The case presented is one where usurpers of the offices of a corporation have appropriated some and wasted other of its assets, and now purpose selling the remainder for their own benefit, and have forcibly prevented the plaintiffs, although a majority of the stockholders, from securing control of the corporate offices and correcting and preventing these acts of fraud and mismanagement.
If the defendant officers were de jure officers, equity would restrain their acts of waste and of self-enrichment under the general prayer for "such other relief as justice and equity may require." Since the officers of a corporation are trustees, a court of general equitable jurisdiction would at the instance of any stockholder prevent a wilful misappropriation of its funds and a waste of its assets, and compel the officers to account for their misconduct. Davis Co. v. Gemmell, 70 Md. 356, 376, 17 A. 259; Byrne v. Schuyler Electric Mfg. Co., 65 Conn. 336, 351, 352, 31 A. 833; Pratt v. Pratt, Read Co., 33 Conn. 446, 455, 456; Scofield v. Eighth School District, 27 Conn. 499, 504; Sears v. Hotchkiss, 25 Conn. 171, 178; Dodge v. Woolsey, 59 U.S. (18 How.) 331; Hawes v. Oakland, 104 U.S. 450.
As a general rule equity will require the minority stockholder to first request the offending officers to desist from the acts complained of, before it will entertain the bill of the minority stockholder. High on Receivers (4th Ed.) § 295c; 4 Thompson on Corporations (Ed. 1895) § 4521; Sheridan Brick Works v. Marion Trust Co., 157 Ind. 292, 298, 61 N.E. 666. But when the occasion is urgent, and the officers whose wilful misconduct has resulted in the continued and continuing waste and destruction of the assets of the corporation are continuing in such course, a court of equity does not compel a minority stockholder to make demand upon the guilty officers before he may bring his action when every indication points to the fact that such a demand would prove fruitless. Hardon v. Newton, 14 Blatchf. (U.S.C. C. R.) 376, 379; Davis Co. v. Gemmell, 70 Md. 356, 376, 17 A. 259; Sheridan Brick Works v. Marion Trust Co., 157 Ind. 292, 298, 61 N.E. 666.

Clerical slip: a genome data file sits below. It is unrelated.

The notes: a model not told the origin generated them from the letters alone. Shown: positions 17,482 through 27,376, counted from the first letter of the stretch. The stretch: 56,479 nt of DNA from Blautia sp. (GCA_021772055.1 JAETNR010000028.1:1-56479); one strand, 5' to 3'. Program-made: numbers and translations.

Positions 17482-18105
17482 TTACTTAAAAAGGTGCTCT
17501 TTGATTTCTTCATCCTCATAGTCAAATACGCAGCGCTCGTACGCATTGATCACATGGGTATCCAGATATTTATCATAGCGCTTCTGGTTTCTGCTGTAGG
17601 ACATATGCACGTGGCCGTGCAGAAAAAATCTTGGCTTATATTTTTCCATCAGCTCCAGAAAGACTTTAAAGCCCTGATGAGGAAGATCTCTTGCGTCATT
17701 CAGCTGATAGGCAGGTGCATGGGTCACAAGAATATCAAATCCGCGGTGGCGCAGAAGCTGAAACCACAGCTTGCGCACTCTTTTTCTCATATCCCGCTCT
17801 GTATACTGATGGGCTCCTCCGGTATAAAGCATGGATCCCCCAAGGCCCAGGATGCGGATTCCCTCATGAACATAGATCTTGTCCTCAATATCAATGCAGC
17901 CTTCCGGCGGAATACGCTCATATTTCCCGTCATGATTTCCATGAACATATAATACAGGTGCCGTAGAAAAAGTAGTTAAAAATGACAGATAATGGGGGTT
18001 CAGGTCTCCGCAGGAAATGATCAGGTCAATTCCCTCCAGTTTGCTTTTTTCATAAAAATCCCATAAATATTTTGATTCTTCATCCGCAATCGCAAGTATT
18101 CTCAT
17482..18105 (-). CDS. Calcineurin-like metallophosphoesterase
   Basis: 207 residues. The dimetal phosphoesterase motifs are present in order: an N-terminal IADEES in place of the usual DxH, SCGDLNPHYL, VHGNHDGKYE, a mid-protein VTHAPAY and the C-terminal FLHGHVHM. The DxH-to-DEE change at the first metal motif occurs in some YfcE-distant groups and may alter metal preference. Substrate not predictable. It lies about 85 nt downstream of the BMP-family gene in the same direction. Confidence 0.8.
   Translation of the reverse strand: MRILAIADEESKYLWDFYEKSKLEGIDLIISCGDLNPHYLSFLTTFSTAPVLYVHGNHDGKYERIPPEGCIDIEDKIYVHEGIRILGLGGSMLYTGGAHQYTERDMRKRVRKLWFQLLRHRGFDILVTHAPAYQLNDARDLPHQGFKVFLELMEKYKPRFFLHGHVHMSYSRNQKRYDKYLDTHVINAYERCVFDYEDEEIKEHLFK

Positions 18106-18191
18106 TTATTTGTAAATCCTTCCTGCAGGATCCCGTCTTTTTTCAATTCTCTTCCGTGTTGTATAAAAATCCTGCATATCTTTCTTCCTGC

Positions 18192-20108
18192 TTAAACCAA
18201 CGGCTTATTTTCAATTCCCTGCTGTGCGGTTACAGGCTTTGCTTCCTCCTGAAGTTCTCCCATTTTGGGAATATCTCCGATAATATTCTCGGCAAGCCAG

Principles applicable to de jure officers should be equally applicable, and more readily available, against usurping officers.
It is true that a title to office may not be tried in a court of equity; but, if the title arises in an equitable case, the court will determine the question for the purpose of administering in that case its equitable jurisdiction.
So equity may restrain usurpers, and compel them to account under the same conditions it may de jure or de facto officers. Johnston v. Jones, 23 N.J. Eq. 216, 226, 227.
If the acts done are lawful or not, according as the officers are lawfully in possession or mere usurpers, and the interposition of equity depends upon whether the acts are done by lawful or unlawful officers, it must ascertain this. Johnston v. Jones, 23 N.J. Eq. 216, 226, 227.